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Sunshine

Solar imaging advice

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Hello all! i am finally wetting my feet in AP and will be starting with solar, i will be using my Lunt LS60 pressure tuned with B1200 and starlight feather touch focuser on a GP mount with NO TRACKING, do i need TRACKING for solar? is hand tracking feasible?? considering the scope and its features i am looking for a suitable starter camera.

I do understand that a mono camera will be best considering mono will fully utilize the sensors capability, but i wonder how so many here on SGL capture beautiful images in such detail in colour? is false colour added after? i would love a colour image for print purposes

i don't mind working in mono but i would love my final processed image to be in colour. Im so new to AP of any kind and i have no idea so your advice would be amazing, my budget for a camera would be around US $350, there are many cameras in my local astronomy buy and sell which i will list below.

Aside from the camera itself do they typically come with processing software? if not what software would be good for solar? i am a photographer and i always work in RAW format images for developing in Adobe Lightroom, having RAW format images would be fantastic.

In a nutshell im not looking to earn first place in solar imaging on SGL but i would like to utilize my experience post processing RAW images and apply my skills to solar images to produce an image i can be proud of, please weigh in and suggest some cameras within my budget as i will need to invest in a small laptop computer to boot.

 

These cameras fall within my budget, obviously the higher Res the camera the better but some of you may have had great results with the cheaper options below?? i forgot to mention that my goal would be a full disc image in colour which confuses me because although mono is best of course the beautiful full disc images ive seen here, some with the ASI178mm are in colour?!!

Orion Starshoot DSI II Monochrome

Celestron Skyris 236M monochrome

Celestron Skyris 132M monochrome

ZWO ASI290 mini Mono 

ZWO ASI120mm mono

ZWO ASI178mm mono 

 

Edited by Sunshine
addition

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OK, you're on the right track.

I use the ASI 174MM for solar - pixel size suits my set-up and the frame rates are FAST!!!

The newer ASI 178MM would be a good bet.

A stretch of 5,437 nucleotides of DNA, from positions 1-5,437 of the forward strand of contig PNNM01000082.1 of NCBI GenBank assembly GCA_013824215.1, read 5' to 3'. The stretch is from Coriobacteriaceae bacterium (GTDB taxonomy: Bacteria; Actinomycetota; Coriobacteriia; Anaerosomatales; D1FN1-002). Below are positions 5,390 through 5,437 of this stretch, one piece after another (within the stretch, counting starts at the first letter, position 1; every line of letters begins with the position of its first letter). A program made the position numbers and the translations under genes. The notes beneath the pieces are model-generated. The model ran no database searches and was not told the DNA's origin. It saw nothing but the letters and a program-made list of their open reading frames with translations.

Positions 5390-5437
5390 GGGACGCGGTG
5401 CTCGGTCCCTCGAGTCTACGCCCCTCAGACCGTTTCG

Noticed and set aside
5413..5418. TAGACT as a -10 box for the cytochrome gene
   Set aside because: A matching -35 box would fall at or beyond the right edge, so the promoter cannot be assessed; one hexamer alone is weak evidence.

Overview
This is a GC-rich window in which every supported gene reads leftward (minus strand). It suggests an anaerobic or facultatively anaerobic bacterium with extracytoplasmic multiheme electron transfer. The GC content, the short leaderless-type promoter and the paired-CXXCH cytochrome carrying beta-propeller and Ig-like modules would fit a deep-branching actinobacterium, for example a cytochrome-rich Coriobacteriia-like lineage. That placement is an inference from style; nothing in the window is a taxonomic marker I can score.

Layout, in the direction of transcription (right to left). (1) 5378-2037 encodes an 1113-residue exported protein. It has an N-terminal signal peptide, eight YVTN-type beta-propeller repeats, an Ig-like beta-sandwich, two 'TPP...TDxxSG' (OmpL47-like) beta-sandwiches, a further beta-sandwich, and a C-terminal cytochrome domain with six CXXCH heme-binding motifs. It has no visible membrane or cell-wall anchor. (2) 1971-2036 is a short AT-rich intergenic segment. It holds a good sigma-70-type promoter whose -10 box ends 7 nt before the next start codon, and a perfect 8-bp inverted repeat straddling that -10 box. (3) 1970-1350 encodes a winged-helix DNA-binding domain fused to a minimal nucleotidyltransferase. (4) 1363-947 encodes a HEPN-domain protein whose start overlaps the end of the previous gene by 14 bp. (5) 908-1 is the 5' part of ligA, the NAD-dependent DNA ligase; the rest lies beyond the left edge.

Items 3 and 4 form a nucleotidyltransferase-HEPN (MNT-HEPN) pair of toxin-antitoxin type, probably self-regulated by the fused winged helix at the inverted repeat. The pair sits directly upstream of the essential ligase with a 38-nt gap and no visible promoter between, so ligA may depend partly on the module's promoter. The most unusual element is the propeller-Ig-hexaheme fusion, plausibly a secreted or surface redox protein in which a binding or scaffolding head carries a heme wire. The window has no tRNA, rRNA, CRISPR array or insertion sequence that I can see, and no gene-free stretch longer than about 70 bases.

You'll need a USB3 connection and a fast SSD drive to collect the data (2-3Gb per session)

Acquisition and processing.....FireCapture or SharpCap will give you good AVI (or SER) file to allow stacking for quality. Registax 6 or Autostakker V2/V3 will do the necessary stacking and "tweaking"

Any photo imaging program (PainShopPro, PS etc. etc.) can be used to apply the colourisation....

http://www.firecapture.de/

http://www.sharpcap.co.uk/sharpcap

https://www.astronomie.be/registax/

http://www.astrokraai.nl/software/latest.php

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4 hours ago, Sunshine said:

Hello all! i am finally wetting my feet in AP and will be starting with solar, i will be using my Lunt LS60 pressure tuned with B1200 and starlight feather touch focuser on a GP mount unguided, do i need guiding for solar? is hand tracking feasible?? considering the scope and its features i am looking for a suitable starter camera.

 

No, guiding isn't necessary. The mounts tracking should be sufficient. if you start doing multi-hour solar animations then good tracking helps a lot.

If you start doing high-resolution animations at long focal lengths (ie with a Quark or modified SCT) then guiding starts to become a very worthwhile feature.

 

 

4 hours ago, Sunshine said:

I do understand that a mono camera will be best considering mono will fully utilize the sensors capability, but i wonder how so many here on SGL capture beautiful images in such detail in colour? is false colour added after? i would love a colour image for print purposes

The colour is added in later in the post-processing.  You can make the Sun any colour that you like.

14206017164_a5be410e7d_c.jpgAlien Sun by Stephen Jennette, on Flickr

8162383822_9b24e984ae_c.jpgFull Disc 04th November Inverted by Stephen Jennette, on Flickr

4 hours ago, Sunshine said:

i don't mind working in mono but i would love my final processed image to be in colour. Im so new to AP of any kind and i have no idea so your advice would be amazing, my budget for a camera would be around US $350, there are many cameras in my local astronomy buy and sell which i will list below.
 

Lots of great tutorials over on the SolarChat forum. Mark Townley has a wealth of information on his site:

https://brierleyhillsolar.blogspot.co.uk/p/imaging-tutorials.html